Although he firmly believes in the self-correcting omnipotence of the earth, he finds all talk of sustainable development, geo-engineering, renewable energy, indeed, the entire big green movement “meaningless drivel.” Politicians, bureaucrats, and most climate scientists, (apparently now including himself), are “dumbos”, overly reliant on computer models. “Besides, the inertia of humans is so huge that you really can’t do anything meaningful anyway.” Thus, he cheerfully expounds in typically British fashion, ending up with the fact he is not afraid of living so close to the sea now as he approaches 98 because he doesn’t think its projected rise will happen in his lifetime.
The fact that evolution never gave her a chance to compete with the demigod species that is changing the surface of the planet beyond recognition has never bothered her. She and her kind have always accepted their harmlessness. What else is there to do? Their surprising meekness is determined by the composition of their blood which is not red with hemoglobin like that of mammals, like that of humans. They carry blue-green blood with more copper than oxygen and no iron in its composition.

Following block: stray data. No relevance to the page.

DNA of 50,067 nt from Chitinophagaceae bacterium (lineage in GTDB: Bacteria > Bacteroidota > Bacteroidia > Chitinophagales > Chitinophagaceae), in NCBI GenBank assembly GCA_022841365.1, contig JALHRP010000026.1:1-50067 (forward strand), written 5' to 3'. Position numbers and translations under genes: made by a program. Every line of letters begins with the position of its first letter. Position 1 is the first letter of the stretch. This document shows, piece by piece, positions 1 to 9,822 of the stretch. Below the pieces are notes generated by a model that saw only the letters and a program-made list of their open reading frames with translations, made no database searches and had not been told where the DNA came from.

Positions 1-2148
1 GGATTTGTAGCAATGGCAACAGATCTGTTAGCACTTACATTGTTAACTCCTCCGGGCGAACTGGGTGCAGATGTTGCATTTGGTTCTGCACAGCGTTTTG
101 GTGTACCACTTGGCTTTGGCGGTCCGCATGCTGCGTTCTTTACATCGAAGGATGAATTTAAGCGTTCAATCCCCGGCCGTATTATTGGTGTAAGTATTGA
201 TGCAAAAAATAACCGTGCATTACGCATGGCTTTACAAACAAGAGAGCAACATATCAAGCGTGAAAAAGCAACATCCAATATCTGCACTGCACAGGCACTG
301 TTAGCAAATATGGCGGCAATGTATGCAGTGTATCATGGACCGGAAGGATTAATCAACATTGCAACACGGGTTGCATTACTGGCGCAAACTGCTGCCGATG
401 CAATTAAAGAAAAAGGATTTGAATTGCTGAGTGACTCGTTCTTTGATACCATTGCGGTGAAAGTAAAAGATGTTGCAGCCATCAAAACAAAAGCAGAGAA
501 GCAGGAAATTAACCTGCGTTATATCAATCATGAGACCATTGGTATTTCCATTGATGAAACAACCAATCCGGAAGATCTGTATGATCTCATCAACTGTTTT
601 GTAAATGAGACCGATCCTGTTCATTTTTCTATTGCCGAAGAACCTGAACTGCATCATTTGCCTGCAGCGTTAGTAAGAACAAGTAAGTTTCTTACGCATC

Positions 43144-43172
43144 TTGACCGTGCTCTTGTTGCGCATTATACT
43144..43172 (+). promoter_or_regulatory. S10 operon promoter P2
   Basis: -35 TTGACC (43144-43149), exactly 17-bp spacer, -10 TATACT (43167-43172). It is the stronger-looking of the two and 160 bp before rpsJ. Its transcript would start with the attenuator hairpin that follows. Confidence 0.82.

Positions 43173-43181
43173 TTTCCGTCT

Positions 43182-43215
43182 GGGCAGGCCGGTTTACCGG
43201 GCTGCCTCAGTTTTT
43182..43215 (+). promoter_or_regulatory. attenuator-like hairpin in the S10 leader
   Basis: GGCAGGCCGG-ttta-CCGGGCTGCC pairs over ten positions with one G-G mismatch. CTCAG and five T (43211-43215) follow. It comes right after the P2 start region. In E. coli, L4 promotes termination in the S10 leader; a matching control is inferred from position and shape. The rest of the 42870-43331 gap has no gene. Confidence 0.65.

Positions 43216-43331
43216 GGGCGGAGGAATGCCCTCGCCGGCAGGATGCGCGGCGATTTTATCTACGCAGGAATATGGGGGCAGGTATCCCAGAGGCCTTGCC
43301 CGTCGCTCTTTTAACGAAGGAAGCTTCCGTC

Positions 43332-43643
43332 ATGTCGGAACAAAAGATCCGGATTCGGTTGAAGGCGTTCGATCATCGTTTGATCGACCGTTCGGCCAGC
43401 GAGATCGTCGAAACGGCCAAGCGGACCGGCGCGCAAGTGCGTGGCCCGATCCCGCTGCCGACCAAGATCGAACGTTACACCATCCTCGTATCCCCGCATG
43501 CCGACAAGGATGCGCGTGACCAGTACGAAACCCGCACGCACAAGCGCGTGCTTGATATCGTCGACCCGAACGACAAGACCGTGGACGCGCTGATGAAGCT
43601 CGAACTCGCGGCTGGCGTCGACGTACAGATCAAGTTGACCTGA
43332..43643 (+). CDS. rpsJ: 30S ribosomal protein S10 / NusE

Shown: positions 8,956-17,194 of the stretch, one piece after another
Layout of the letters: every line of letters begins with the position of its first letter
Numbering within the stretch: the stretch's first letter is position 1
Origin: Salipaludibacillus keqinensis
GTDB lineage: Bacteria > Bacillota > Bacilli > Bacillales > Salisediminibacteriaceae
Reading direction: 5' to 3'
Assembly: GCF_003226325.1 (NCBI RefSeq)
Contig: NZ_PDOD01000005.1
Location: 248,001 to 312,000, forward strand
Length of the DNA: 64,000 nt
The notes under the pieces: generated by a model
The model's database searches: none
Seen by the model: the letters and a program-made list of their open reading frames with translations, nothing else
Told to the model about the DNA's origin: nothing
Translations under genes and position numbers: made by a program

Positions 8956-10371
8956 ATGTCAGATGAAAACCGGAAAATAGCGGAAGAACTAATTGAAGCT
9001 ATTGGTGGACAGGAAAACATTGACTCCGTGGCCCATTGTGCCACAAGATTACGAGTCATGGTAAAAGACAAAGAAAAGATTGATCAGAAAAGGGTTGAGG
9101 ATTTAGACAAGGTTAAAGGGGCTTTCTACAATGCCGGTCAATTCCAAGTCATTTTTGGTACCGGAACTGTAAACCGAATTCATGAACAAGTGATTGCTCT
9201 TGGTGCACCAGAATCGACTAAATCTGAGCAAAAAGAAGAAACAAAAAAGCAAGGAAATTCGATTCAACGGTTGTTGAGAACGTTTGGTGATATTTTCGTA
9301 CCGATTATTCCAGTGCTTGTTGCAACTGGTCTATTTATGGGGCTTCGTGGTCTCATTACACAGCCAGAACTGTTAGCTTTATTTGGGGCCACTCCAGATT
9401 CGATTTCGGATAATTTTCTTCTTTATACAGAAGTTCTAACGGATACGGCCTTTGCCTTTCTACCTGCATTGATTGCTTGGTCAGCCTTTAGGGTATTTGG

Thus, she is often breathless upon exertion and tends to seem a bit lazy and easily tired. Despite her advanced nervous system and extraordinary intelligence, she will never be Queen of the Sea, much less of the land, because frankly, she does not live long enough. She does possess enough energy to be a limited predator on the ocean floor and she is 90 percent muscle. But, without that mad fanatical energy to fight endless wars, hurt everyone, and destroy everything, without that savage anger, alas, she will never be the warlord of an empire, which is why previous portraits of giant octopus being monsters have been wildly off the mark.